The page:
The Dungeon Masters
What is your review for the informative documentary called, "The Dungeon Masters"?
"The good fighters of old first put themselves beyond the possibility of defeat, and then waited for an opportunity of defeating the enemy." -- Sun Tzu, The Art of War
An evil drow-elf is displaced by Hurricane Katrina. A sanitation worker lures friends into a Sphere of Annihilation. A failed supervillain starts a cable access show involving ninjas, puppets, and a cooking segment. These are the characters, real and imagined, of The Dungeon Masters: Against the backdrop of crumbling middle-class America, two men and one woman devote their lives to Dungeons and Dragons, the storied role-playing game, and its various descendants. As their baroque fantasies clash with mundane real lives, the characters find it increasingly difficult to allay their fear, loneliness, and disappointment with the game's imaginary triumphs. Soon the true heroic act of each character's real life emerges, and the film follows each as he or she summons the courage to face it. Along the way, The Dungeon Masters reimagines the tropes of classic heroic cinema, creating an intimate portrait of minor struggles and triumphs writ large.
The Dungeon Masters documentary covers the aspect of role-playing Dungeons and Dragons in various situations. For instance D&D in a LARP or table top setting is shown. The focuses on some Dungeon Masters who have a different approach to the game but one thing in common - personal problems stemming from an abusive past. Not that they were abusive but victims of abuse in some way or the other. The main names involved are:
* Scott Corum, an apartment manager and hopeful writer
* Elizabeth Reesman, a web designer and dark elf
* Richard Meeks, reserve Airforce technician and retired GM
* Mandy Butler, friend to Scott Corum
Although you get an all around feel for how people interact in the world of D&D the documentary lacked in many ways. One thing that especially needed help is the history of D&D and how you start. It would have been nice if they at least spent five minutes on the game itself by talking about its history and how one creates a character. This is mentioned somewhat but only if you have already played will you understand.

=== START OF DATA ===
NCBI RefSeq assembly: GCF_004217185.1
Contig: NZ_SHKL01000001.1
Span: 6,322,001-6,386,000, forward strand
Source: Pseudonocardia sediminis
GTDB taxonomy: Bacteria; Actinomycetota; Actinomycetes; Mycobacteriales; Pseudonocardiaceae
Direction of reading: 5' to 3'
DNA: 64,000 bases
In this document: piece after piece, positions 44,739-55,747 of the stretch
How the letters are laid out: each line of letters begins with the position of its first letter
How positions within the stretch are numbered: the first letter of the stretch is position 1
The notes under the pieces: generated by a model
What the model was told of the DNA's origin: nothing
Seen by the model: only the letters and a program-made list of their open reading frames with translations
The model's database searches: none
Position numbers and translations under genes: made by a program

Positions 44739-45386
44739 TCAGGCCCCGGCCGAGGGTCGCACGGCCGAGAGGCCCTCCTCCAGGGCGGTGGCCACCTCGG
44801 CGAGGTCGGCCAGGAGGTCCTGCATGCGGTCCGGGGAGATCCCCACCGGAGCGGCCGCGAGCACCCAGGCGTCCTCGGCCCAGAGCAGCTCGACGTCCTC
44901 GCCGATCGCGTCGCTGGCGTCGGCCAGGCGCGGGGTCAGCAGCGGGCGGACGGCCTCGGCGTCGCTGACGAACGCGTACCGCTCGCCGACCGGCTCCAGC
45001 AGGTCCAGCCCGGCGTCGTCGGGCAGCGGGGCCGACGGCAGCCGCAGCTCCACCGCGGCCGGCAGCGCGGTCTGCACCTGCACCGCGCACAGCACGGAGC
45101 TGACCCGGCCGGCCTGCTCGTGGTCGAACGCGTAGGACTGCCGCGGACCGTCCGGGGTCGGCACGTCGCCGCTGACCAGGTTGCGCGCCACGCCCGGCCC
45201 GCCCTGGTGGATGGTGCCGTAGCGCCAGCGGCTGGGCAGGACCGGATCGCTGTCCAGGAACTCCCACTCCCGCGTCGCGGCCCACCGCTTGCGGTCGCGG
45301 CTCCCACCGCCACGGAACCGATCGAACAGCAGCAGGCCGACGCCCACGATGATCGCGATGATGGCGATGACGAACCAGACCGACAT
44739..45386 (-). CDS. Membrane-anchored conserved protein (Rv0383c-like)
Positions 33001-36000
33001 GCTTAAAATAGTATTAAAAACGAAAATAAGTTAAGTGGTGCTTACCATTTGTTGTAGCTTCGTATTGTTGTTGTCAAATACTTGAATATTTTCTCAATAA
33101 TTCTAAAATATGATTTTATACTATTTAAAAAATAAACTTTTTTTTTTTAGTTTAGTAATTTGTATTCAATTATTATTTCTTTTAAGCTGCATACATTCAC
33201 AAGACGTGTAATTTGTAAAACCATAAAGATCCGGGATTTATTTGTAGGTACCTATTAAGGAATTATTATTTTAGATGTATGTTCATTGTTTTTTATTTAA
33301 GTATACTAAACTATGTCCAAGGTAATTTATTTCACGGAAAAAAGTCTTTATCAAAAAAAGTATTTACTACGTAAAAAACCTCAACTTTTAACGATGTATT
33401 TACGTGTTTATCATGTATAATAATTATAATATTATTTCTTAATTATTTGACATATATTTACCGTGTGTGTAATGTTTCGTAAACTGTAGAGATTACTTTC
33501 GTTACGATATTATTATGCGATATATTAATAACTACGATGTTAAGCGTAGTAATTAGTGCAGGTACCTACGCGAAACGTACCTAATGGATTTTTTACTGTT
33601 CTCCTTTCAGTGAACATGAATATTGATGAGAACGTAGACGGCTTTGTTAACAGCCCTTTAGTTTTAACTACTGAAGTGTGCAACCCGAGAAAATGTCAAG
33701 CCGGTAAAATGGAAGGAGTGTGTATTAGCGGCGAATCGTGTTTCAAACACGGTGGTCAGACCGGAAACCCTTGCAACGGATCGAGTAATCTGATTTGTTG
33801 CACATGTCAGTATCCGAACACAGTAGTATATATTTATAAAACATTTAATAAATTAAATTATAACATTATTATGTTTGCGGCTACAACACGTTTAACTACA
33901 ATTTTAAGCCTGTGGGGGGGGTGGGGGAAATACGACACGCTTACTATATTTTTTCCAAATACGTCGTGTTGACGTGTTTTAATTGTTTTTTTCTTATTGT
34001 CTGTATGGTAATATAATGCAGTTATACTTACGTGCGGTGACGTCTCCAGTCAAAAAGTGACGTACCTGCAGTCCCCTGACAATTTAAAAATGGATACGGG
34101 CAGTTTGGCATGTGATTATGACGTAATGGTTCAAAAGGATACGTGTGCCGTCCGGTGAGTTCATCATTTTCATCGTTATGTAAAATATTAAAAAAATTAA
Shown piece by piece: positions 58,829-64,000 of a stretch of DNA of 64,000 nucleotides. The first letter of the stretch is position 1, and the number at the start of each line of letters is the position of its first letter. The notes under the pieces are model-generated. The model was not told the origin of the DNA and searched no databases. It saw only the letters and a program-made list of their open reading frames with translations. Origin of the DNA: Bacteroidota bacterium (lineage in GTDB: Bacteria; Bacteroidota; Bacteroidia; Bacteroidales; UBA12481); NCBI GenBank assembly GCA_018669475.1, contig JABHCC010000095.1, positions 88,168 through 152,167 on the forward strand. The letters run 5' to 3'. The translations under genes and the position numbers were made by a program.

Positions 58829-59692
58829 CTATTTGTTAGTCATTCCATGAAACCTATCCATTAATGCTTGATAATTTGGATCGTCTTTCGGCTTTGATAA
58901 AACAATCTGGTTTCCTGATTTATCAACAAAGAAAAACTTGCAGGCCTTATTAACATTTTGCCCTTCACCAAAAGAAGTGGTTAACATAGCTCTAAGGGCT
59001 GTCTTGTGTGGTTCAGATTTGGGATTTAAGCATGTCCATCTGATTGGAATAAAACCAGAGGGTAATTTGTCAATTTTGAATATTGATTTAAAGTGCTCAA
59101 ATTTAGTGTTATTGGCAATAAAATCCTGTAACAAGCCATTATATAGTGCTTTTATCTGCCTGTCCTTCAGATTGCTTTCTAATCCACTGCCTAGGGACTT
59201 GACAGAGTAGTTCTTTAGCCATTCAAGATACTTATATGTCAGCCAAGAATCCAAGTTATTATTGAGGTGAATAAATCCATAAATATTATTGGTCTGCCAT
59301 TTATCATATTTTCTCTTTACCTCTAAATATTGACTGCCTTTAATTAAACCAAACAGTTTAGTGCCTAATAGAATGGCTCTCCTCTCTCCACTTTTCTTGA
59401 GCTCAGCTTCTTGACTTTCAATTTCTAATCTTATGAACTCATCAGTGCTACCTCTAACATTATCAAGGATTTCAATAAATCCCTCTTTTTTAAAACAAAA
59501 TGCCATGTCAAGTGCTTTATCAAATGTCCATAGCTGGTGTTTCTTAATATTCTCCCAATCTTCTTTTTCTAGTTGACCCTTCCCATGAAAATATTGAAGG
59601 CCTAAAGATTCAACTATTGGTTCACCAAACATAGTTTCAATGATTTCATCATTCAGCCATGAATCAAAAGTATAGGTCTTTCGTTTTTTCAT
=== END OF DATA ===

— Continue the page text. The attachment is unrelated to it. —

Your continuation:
The other part that lacked was positive experiences. It seemed that the documentary The Dungeon Masters wanted to shed a negative light on the game as though only people with challenged lives tend to get involved in D&D as a way to release.
If you have seen The Dungeon Masters I will be interested in your review.
I saw "The Dungeon Masters". It is definitely a documentary but some places refer to it as a "movie". The woman who dressed up as the elf must be really dedicated because there is no way I will cover myself like that. Does she do that just for conventions? I did not understand the part about the apt. Manager, there was very little on him being a GM and more about just his personal life. That one woman who wanted to be his agent was really weird.
Actually I invited Scott Corum to join the Community and tell us more. His intro Thread is here: Source 8 He did tell me that he did not get a book done yet but has a new RPG out that is also covered here: Source 9
I got the permission to share this from Scott Corum in a recent message back and forth with him:
The documentary ended up being much more about the lives of the people in it than the game - the fact that we were all DMs was the framework for the movie, but it was more about the lives of people struggling in difficult times than the game itself.
The DVD extras actually has a little more of me GMing (a World of Darkness 4th Edition Mage game), and a few embarrassing gaming stories.
That was an interesting part of my life, and a very difficult one. The film crew was actually present on a couple of different days where I got my soul crushed a little bit. I've moved forward considerably since that time, but it's actually very inspirational for me to go back and watch the documentary every so often, so I can measure how far I've come.
Incidentally, my friend Mandy secured a divorce from her husband about a year after filming wrapped up, and is currently with someone else who seems to be a much better fit for her.
My agent and I have a much better understanding, as well; I'm handling my fiction titles, these days, and she has first right of refusal on my non-fiction work. I'm in the process of writing a self-help book, which she feels there's a good market for.
You also refer to it as both a movie and documentary is there a reason for that? I did not see the extra parts only the main part. It would have been cool to see you running a game. They focused on the guy with the hat as the main GM which was ironic because by the end he retired it all. Mandy is the lady with specs who was helping you on the set? Talking about that, those clips you made were for local or cable?
I suppose I refer to it both as a "movie" or a "documentary" mostly as a result of a lack of precision. If you go see something in a theater or watch it routinely on DVD the colloquialism for the media is "movie." Besides - after having cameras on me for eight hours a day over the course of two years, it sure felt like someone was shooting a movie.
Yes, Mandy is the woman with the glasses who helped me produce Uncle Drak's Magical Clubhouse and directed the episode. It was made for local cable, but the show can be seen on YouTube. A search for UncleDrak should turn it up.
I keep contemplating another episode, but time and schedules have not been kind in that regard.